Prevention

To minimize their risk of exposure to CWD, hunters should consult with their state wildlife agencies to identify areas where CWD occurs and take appropriate precautions when hunting in such areas. Hunters and others should avoid eating meat from deer and elk that look sick or that test positive for CWD. Hunters who harvest deer or elk from known CWD-positive areas may wish to consider having the animal tested for CWD before consuming the meat (information about testing is available from most state wildlife agencies). Persons involved in field-dressing carcasses should wear gloves, bone-out the meat from the animal, and minimize handling of the brain and spinal cord tissues.

This study looked at rates of human prion diseases in the USA. This quote is from the study:

The CJD incidence rates varied regionally, with the highest rate in the Northeast region and the lowest rates in the South and West regions. The low rate in the West is of particular interest due to the longstanding presence of chronic wasting disease (CWD) among cervids in parts of the region, particularly in Colorado and Wyoming.

This review from Emerging Infections is very detailed, probably more than you could ever want.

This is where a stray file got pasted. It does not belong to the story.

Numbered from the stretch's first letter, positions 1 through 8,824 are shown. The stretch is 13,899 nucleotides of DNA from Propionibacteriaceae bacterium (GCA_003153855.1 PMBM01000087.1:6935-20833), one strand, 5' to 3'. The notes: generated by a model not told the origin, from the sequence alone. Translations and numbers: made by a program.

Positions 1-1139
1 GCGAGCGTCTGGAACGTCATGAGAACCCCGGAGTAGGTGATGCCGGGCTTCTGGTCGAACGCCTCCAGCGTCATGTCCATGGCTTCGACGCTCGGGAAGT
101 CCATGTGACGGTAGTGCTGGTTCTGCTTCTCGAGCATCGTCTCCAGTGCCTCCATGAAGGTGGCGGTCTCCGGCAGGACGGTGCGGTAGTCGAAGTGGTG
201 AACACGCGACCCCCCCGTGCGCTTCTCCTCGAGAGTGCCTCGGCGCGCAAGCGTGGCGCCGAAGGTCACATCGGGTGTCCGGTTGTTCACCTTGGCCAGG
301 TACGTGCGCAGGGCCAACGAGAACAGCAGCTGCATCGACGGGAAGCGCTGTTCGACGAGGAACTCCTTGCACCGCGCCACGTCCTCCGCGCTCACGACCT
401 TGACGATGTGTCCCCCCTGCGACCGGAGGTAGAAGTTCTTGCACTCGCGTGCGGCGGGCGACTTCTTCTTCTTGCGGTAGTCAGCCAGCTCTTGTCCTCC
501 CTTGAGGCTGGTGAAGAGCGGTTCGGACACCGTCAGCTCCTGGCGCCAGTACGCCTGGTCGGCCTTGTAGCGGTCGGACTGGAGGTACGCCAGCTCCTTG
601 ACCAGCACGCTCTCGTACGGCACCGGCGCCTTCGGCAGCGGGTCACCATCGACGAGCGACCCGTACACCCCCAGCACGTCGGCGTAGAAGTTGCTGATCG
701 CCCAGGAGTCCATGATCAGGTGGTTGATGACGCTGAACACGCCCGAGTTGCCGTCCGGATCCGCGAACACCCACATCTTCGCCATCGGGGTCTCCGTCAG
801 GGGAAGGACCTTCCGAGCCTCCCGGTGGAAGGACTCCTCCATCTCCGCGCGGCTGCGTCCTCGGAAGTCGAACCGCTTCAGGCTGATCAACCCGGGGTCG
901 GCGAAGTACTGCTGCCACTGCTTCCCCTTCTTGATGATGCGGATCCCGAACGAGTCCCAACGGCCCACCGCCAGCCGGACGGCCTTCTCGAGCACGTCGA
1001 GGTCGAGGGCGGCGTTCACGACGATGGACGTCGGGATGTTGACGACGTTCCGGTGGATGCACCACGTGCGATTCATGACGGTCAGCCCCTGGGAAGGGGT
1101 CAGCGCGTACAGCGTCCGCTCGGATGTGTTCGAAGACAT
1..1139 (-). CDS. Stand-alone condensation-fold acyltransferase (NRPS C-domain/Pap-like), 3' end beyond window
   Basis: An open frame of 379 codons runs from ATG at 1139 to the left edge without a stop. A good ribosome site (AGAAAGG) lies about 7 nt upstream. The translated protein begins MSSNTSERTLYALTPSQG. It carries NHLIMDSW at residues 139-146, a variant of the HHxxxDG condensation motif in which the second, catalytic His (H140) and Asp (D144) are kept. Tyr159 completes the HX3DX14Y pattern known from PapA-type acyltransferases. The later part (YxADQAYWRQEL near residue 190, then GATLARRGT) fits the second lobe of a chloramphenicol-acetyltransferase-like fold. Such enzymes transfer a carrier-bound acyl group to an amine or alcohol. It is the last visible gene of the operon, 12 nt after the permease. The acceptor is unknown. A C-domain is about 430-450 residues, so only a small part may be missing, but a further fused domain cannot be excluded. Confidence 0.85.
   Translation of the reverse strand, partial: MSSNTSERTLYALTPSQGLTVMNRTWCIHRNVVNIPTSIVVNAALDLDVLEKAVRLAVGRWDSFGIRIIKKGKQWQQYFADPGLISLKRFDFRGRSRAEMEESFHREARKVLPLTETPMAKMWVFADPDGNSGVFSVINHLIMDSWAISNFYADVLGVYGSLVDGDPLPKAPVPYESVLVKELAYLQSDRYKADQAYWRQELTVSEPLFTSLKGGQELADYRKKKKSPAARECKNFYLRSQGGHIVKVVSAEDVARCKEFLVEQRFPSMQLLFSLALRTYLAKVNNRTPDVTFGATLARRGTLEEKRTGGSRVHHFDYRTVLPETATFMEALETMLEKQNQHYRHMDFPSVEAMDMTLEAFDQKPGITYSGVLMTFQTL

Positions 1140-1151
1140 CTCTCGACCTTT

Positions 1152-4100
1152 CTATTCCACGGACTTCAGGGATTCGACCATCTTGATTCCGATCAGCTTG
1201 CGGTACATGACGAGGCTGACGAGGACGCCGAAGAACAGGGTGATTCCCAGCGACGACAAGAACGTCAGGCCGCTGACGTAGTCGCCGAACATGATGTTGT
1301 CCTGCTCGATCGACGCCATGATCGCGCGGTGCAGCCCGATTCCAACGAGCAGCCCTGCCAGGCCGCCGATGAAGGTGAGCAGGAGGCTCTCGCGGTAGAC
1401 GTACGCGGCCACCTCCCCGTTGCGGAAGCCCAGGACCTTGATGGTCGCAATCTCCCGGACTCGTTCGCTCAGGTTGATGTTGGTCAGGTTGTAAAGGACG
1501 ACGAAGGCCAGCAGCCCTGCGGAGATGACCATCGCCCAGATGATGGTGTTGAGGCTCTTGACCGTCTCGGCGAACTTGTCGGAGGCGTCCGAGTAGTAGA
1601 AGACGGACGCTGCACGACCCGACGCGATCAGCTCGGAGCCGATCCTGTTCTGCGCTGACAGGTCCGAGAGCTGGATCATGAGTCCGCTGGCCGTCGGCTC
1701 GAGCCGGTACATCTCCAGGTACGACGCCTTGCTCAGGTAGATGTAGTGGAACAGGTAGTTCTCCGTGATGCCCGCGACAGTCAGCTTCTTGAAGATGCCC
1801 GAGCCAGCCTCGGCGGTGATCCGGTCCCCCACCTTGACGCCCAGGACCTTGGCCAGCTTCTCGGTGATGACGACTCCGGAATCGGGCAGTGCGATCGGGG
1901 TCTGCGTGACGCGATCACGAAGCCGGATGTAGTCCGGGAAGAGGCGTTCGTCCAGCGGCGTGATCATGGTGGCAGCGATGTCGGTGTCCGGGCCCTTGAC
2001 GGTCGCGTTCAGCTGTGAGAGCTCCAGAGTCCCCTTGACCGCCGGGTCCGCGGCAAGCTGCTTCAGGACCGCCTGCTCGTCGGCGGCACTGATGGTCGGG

The fact that rates of CJD are not higher in areas of CWD suggest any risk is low.

Still, if it puts your mind at rest I'd say you are better off wasting your bones. Piece of mind is more important.

34b560c8b9ce660d7839fb7e29d7be89

on November 03, 2011
at 02:17 AM

Thanks for the info Mathew!

6
13a44ea00b0c9af0b6d0f3d5f5c2cfca

(7223)

on November 03, 2011
at 12:02 AM

I'm not an expert, but I don't think it would be worth the risk just for a bit more broth.

34b560c8b9ce660d7839fb7e29d7be89

on November 03, 2011
at 02:24 AM

That's been my policy so far, looks like it might still be.

0
7bf306ada57db47547e9da39a415edf6

(11214)

on November 03, 2011
at 07:14 PM

I am dubious about prion/disease theory. As in so many cases, I do wish there were researchers with incentives & thoughts more aligned with my own. I suppose, as long as we are in a food abundant situation, it is safer to err on the side of caution, but I have a feeling we are all going to feel dumb for believing the propaganda.

0bc6cbb653cdc5e82400f6da920f11eb

(19245)

on November 03, 2011
at 07:21 PM

I am curious as to what makes you doubt the prion disease theory?

7bf306ada57db47547e9da39a415edf6

(11214)

on November 04, 2011
at 04:49 PM

Misfolded proteins look like damage rather than agents of damage. There must be some sort of conditions under which they misfold in the first place, and then conditions have to be such that the body can't just recycle it. The lead alternative theory is that there is a virus causing the actual disease. It seems similar to the jump in logic they made with cholesterol and cardiovascular disease, too. Currently trying to remember if there was anything else. It must be about a decade since I read this stuff.